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City retirees face health-care hike

Laurence Msall president Civic Federatiappears before Budget hearing after City Council meeting. File Photo. Brian Jackson/Sun-Times

Laurence Msall, president of the Civic Federation appears before the Budget hearing after the City Council meeting. File Photo. Brian Jackson/Sun-Times

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Updated: December 29, 2012 6:28AM

Thousands of retired city employees are being warned to brace for a costly change to their city-subsidized health care plan tied to an $800 million unfunded liability for Chicago taxpayers.

Jim Mohler, executive director of the Municipal Employees Annuity and Benefit Fund, sounded the alarm in a letter to retirees and the widowed spouses of deceased city employees.

Mohler noted that a court-approved “ten-year settlement agreement” that calls for the city to share costs with retirees expires June 30, 2013.

A commission has been created to decide what to do after that but no recommendations have yet been made with time running out, he said.

“Without a further agreement being entered into between the parties or some legislative action being taken, the provision of retiree health care services on the basis of shared funding will be lost,” Mohler wrote.

“Each retiree should therefore take whatever steps he or she deems prudent to prepare for the possibility that, after June 30, 2013, the city will not provide a health care plan for retirees or, alternatively, that the terms and costs of any future health care plan for retirees may differ significantly from the health care plan now in existence.”

Civic Federation Laurence Msall said city retirees are well-advised to brace for the worst.

He noted that under-funded city pension funds saddled with their own funding crisis contribute 13 percent to retiree health care while the city pays 55 percent and retirees contribute 32 percent.

“Because of great uncertainty about the future of pension funds impacting the city’s financial condition, it’s not reasonable to plan as if these retiree health benefits are gonna continue after they’re no longer court-ordered,” Msall said.

“It is very hard to see how current city retirees will not be forced to pay significantly more ­— if they even have the benefit. In the private sector, those companies that offer retiree health care generally require that retirees pay 100 percent of the premium cost.”

Msall noted that the city could “walk away” from its health care obligation to retirees because there is “no state constitutional requirement” that the city provide it.

“If they decide to continue it, they have to find a lot of money the city doesn’t have,” he said.

“One [option] is to cut city services or raise taxes to continue to pay this benefit or further reduce pension benefits to free up money going forward. The city could also follow the CTA model and establish retiree health care trust fund. But, it all hinges on your ability to find some revenue or asset you’re not using.”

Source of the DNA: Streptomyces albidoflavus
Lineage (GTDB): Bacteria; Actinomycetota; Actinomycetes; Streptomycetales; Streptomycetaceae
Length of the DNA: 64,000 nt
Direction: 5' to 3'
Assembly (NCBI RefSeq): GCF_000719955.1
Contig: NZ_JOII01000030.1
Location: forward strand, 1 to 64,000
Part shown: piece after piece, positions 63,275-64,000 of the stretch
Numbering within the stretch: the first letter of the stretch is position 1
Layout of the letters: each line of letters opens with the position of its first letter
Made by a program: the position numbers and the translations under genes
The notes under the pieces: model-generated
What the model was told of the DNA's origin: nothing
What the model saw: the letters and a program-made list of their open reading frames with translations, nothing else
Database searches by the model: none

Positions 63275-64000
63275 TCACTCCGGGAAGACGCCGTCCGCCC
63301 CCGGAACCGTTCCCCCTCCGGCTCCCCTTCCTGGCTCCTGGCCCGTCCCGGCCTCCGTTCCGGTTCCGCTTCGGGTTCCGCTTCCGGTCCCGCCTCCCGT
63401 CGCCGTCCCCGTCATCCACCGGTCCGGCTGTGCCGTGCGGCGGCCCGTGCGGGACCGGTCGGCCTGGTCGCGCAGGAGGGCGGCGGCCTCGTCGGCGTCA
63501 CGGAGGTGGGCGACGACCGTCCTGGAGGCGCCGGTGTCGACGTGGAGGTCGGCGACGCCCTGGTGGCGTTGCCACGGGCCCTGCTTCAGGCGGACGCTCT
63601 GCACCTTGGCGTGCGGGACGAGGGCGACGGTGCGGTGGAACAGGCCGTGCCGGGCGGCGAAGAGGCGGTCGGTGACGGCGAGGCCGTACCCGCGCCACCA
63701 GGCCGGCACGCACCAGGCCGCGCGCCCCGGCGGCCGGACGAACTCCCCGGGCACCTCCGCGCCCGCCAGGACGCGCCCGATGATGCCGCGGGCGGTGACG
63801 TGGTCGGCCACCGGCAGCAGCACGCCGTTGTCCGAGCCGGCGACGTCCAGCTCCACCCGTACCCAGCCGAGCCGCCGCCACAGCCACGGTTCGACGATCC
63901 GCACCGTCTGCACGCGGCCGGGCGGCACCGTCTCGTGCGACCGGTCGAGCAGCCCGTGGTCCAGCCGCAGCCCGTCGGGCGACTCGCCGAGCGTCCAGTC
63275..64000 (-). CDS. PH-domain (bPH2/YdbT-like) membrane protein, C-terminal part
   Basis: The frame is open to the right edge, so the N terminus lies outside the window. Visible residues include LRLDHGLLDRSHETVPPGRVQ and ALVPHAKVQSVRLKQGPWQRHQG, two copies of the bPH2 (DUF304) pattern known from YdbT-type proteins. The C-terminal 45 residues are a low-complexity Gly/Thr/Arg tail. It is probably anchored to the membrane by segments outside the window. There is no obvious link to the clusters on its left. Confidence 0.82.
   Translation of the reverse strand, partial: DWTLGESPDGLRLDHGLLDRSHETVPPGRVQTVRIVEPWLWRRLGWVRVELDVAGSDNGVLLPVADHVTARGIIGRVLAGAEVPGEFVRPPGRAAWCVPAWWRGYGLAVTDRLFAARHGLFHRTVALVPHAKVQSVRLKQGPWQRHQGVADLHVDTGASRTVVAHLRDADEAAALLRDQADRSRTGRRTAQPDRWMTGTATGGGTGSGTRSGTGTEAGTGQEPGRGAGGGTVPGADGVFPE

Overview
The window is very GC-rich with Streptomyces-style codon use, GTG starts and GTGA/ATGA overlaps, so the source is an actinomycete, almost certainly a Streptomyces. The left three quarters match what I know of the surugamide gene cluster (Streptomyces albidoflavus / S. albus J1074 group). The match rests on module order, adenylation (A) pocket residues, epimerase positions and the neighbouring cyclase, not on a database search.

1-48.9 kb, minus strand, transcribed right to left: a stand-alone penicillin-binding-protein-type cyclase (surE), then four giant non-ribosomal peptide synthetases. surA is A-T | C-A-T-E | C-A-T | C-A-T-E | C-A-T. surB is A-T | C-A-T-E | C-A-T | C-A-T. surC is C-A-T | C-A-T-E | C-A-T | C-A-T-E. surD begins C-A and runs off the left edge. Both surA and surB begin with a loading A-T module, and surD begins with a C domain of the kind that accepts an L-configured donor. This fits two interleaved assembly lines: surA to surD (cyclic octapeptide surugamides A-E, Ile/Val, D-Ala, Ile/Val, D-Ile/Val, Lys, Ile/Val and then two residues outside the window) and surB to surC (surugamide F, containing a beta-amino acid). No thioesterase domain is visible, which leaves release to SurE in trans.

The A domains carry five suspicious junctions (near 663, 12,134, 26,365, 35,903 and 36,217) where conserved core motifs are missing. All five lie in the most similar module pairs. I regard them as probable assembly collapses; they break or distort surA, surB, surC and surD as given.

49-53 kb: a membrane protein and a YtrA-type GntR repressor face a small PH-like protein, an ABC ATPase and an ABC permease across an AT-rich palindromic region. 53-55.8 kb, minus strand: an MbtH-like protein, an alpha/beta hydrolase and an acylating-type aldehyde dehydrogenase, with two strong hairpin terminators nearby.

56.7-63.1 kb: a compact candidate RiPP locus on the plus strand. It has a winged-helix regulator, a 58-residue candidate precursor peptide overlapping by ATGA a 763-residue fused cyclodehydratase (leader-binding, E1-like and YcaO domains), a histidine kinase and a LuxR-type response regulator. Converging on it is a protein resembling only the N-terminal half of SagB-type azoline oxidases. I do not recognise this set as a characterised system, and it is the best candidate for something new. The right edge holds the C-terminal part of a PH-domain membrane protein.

Clinton Krislov, an attorney representing retirees in the marathon case, said he is prepared to seek a court injunction preventing the city from “diminishing or impairing” health benefits for the oldest group of retirees.

“We expect both the city and the pension system to fulfill these benefits. They’re gonna have to figure out a way between now and June 30,” he said.

“Everybody’s gonna say it’s your problem to pay for it. The one group whose problem it isn’t is the retirees. They paid for their benefits by working for the city. While there may be differences in entitlement among different retirees, the core group are people for the most part who did not by city employment qualify for Social Security or Medicare. These are people who have nowhere else to go. You cannot leave them out in the cold.”

Mayoral spokesman Kathleen Strand said the city is “aware of the letter and terms of the settlement” and the Retiree Health Benefits Commission chaired by City Comptroller Amer Ahmed has been meeting since the summer “to assemble a set of options for Mayor Emanuel to consider by year’s end.”

The warning letter is the latest twist in a long-running legal dispute over retiree health care.

In 1990, then-Mayor Richard M. Daley proposed a health care “safety net” after an Illinois Appellate Court ruling curbed the city’s required contribution to retiree health care. Under the agreement, retirees in a financial bind over soaring health care premiums contributed no more than 15 percent of their monthly pension checks to medical care.

The guarantee continued until April, 2003, when the two sides crafted a settlement designed to save taxpayers $8 million-a-year.

It nearly doubled monthly health insurance premiums 22,000 retirees and deprived those who retire after 2013 of any guaranteed coverage at all. At the time, City Hall agreed to cover 55 percent of the cost of retiree health care but only for current retirees and those who left the payroll before July, 2005.

The retiree health care controversy coincides with the city’s pension crisis.

In 2016, the city is required by state law to make a $700 million contribution to stabilize under-funded police and fire pension funds. That’s why Chicago aldermen called Emanuel’s no-new-taxes, 2013 budget the “calm before the storm.”

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